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Representation of a Fiduciary With Personal Conflict

Adopted: July 19, 2002

Opinion rules that a lawyer for an estate may seek removal of the personal representative if the personal representative's breach of fiduciary duties constitutes grounds for removal under the law.

Inquiry #1:

Several years prior to his death, Decedent was involved in an automobile accident. Decedent's personal injury claim was resolved by a structured settlement agreement calling for monthly payments, with periodic lump sum payments, extending 10 years after his death. The structured settlement documents named Daughter, the child of his first marriage, as beneficiary should he pass away prior to completion of the payouts. However, Decedent subsequently entered into two separate contracts with Company to assign a portion of the monthly and lump sum payments to Company for valuable consideration. As part of the agreement with Company, Decedent gave notice to the annuity carrier of a change in beneficiary from Daughter to his estate.

When Decedent passed away, the annuity carrier refused to honor the change of beneficiary documentation and began sending the monthly annuity payments to Daughter. The estate has two heirs, Daughter and Widow. Widow qualified as administratrix and hired Attorney to represent the estate. Several creditors' claims were filed against the estate. In an attempt to collect all the assets of the estate, including the annuity payments, Attorney filed a declaratory judgment action against Daughter, Company, and the annuity carrier. At the same time, Company filed suit against the estate, the annuity carrier, and Daughter. The annuity carrier thereafter stopped making any payments pending the resolution of the case.

Both the declaratory judgment action and Company's lawsuit were assigned to mediation. A mediated agreement was first reached between Widow, Daughter, and the annuity carrier. The annuity carrier would only agree to make payments to Daughter but did not care how Daughter divided the payments. Daughter and Widow agreed to a percentage split of whatever would be received from the annuity irrespective of the ultimate resolution of Company's claim.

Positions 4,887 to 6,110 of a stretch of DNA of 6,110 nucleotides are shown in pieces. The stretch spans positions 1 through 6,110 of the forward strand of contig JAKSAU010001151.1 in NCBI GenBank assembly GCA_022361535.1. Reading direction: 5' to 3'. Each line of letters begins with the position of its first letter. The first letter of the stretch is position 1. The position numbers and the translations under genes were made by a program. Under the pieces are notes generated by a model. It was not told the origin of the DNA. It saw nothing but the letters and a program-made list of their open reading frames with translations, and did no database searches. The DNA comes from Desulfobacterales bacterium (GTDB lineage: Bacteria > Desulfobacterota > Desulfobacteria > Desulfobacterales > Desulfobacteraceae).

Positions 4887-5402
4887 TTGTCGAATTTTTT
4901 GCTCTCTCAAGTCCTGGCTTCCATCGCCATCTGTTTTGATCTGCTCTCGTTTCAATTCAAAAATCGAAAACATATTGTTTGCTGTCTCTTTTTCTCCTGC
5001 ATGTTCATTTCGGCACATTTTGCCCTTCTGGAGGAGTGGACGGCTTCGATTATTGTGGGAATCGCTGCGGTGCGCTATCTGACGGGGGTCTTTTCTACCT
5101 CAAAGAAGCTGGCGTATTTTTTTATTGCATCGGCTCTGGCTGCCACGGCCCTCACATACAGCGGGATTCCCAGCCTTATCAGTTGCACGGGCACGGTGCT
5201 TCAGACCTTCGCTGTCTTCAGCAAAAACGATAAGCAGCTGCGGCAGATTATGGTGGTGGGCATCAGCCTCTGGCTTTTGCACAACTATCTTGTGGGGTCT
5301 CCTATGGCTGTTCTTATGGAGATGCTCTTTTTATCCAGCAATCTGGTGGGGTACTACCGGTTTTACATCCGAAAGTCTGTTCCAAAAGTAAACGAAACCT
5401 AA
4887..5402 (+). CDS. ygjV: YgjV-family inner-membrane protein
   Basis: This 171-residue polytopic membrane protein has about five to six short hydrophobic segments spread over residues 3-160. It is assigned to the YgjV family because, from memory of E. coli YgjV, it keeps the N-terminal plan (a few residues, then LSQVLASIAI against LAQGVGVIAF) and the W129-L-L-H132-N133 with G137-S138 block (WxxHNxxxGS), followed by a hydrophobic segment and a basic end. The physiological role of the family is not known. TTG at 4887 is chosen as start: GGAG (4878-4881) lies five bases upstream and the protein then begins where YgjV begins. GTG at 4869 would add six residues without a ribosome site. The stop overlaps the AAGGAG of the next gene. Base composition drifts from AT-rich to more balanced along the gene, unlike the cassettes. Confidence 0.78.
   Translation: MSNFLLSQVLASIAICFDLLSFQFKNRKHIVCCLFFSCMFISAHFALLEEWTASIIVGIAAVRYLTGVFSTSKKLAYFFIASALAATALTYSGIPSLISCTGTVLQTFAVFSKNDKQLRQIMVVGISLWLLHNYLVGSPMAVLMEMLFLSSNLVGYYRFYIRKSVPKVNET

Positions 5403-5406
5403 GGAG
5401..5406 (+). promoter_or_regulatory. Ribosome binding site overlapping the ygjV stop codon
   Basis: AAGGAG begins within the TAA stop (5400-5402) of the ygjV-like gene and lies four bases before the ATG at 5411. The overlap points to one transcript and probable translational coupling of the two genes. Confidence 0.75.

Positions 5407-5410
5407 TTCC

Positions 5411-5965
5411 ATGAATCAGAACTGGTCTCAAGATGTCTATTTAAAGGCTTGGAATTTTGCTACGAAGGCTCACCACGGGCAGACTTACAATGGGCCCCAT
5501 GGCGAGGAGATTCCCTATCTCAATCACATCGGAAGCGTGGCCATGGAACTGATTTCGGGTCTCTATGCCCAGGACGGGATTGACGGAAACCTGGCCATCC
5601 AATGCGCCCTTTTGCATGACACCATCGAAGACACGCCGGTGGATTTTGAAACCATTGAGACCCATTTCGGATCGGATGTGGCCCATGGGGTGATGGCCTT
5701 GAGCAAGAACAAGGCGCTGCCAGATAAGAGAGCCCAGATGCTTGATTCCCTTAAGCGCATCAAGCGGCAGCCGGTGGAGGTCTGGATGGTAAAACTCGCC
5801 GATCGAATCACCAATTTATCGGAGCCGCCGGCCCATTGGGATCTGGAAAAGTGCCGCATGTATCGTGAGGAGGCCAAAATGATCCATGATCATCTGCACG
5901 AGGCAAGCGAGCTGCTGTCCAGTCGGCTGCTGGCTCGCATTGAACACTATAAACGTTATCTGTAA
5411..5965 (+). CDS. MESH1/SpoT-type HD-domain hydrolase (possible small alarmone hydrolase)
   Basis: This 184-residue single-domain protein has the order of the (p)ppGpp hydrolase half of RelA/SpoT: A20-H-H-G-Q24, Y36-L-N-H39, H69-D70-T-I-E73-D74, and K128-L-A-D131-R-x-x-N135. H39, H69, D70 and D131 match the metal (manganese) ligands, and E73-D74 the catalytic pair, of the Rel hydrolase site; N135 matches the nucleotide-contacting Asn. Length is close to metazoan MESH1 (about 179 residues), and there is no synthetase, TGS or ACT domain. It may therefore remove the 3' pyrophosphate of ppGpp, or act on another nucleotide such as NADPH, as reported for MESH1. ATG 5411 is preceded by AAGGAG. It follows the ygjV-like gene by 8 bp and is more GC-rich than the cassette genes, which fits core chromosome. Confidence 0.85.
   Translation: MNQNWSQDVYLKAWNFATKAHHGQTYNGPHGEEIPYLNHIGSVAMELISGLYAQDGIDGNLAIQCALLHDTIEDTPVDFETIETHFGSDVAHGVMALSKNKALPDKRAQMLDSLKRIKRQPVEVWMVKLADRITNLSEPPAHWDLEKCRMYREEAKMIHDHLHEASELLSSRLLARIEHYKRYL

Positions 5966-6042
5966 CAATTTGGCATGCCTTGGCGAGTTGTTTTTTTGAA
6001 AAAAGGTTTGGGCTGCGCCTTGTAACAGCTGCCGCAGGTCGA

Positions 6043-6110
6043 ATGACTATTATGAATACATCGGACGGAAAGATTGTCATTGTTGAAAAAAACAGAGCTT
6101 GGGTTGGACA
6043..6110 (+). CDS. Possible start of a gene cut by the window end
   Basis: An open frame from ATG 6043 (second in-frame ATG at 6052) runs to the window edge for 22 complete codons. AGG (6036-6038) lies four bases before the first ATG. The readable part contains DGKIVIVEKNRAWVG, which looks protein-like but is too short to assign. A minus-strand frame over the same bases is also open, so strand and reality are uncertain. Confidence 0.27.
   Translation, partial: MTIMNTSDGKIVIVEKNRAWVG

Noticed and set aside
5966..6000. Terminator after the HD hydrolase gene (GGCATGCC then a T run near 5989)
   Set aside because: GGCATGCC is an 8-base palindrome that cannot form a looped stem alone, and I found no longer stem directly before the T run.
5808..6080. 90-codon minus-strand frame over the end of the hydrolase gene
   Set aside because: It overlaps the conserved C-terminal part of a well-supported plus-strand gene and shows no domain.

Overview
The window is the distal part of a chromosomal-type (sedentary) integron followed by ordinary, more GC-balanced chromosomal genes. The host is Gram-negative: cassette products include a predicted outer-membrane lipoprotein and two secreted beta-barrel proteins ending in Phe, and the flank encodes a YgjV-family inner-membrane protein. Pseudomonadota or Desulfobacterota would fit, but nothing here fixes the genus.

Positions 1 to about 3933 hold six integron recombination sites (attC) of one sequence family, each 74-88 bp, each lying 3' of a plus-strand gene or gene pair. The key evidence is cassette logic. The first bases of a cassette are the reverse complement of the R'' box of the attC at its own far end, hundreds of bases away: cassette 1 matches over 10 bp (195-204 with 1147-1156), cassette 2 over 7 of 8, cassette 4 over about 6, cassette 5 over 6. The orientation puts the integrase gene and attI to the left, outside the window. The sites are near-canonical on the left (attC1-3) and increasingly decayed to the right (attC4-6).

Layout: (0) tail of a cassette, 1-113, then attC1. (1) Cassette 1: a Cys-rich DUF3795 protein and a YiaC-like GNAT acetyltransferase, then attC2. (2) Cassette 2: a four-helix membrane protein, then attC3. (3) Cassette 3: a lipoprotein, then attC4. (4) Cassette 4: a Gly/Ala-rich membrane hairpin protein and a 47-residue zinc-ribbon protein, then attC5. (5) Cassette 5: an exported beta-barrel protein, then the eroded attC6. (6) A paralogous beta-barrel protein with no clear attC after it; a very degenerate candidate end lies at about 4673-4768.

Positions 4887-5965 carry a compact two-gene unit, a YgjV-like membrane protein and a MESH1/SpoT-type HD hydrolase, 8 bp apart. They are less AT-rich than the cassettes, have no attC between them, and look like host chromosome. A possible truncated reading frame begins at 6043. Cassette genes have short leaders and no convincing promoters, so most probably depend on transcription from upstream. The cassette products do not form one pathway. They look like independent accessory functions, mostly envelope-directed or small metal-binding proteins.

The agreement between Daughter and Widow requires money to be deposited in a trust account and then divided by the trustee between the two heirs of the estate pursuant to their agreement. No money will be paid into the estate to cover creditors' claims. The estate has several creditors, potential creditors including Company, and funeral bills.

Assuming the assets in the estate are sufficient to satisfy the creditors' claims, what is Attorney's duty under these circumstances?

Opinion #1:

Attorney represents the estate and the personal representative in her official capacity. RPC137. As attorney for the estate, Attorney has a duty to see that the estate is properly administered and that funds due to the estate are first used to satisfy the claims of creditors of the estate. (But for the settlement between the sole two heirs, Attorney would also have a duty to see that the remaining funds of the estate are distributed to the lawful beneficiaries.) Attorney must inform Widow of the conflict between her personal interest in receiving a share of the annuity payments and her duties as administratrix. Notwithstanding this conflict, Attorney may conclude that the assets currently in the estate are sufficient to cover the creditors' claims, and therefore no interests are prejudiced if the annuity proceeds are not paid directly into the estate. Attorney need not withdraw from the representation under these circumstances.

Inquiry #2:

If the assets of the estate are insufficient to satisfy all debts of the estate, what are Attorney's duties?

Opinion #2:

Attorney may not continue the representation of the estate under these circumstances because the interests of Widow as an individual are in conflict with the interests of the estate. See  RPC 22 and Rule 1.7. If Widow decides that she wants to pursue her personal interest in the annuity proceeds without regard for her fiduciary duties to the estate, Attorney must recommend that she resign as administratrix for the estate in order that a neutral party may be appointed.

Attorney does not represent Widow in her individual capacity and owes no duty to protect her individual interests. RPC 22. If Widow will not step down, and insists upon pursuing her personal interests to the detriment of the estate, Attorney may conclude that Widow is in breach of her fiduciary duty to the estate. Attorney must determine whether Widow's actions constitute grounds for removal under applicable law. If so Attorney must inform Widow that he may petition to remove her as administratrix. If she still declines to resign, Attorney may notify the clerk of court and seek to have her removed. See  Rule 1.6(d)(4); but cf.  99 FEO 4 (distinguishable because of representation of co-executors). In any case, Attorney should seek to withdraw from the representation rather than assist or ignore Widow's pursuit of her personal interests to the detriment of the estate. If Widow is removed, Attorney may represent the estate at the request of the new personal representative. See  RPC 22.

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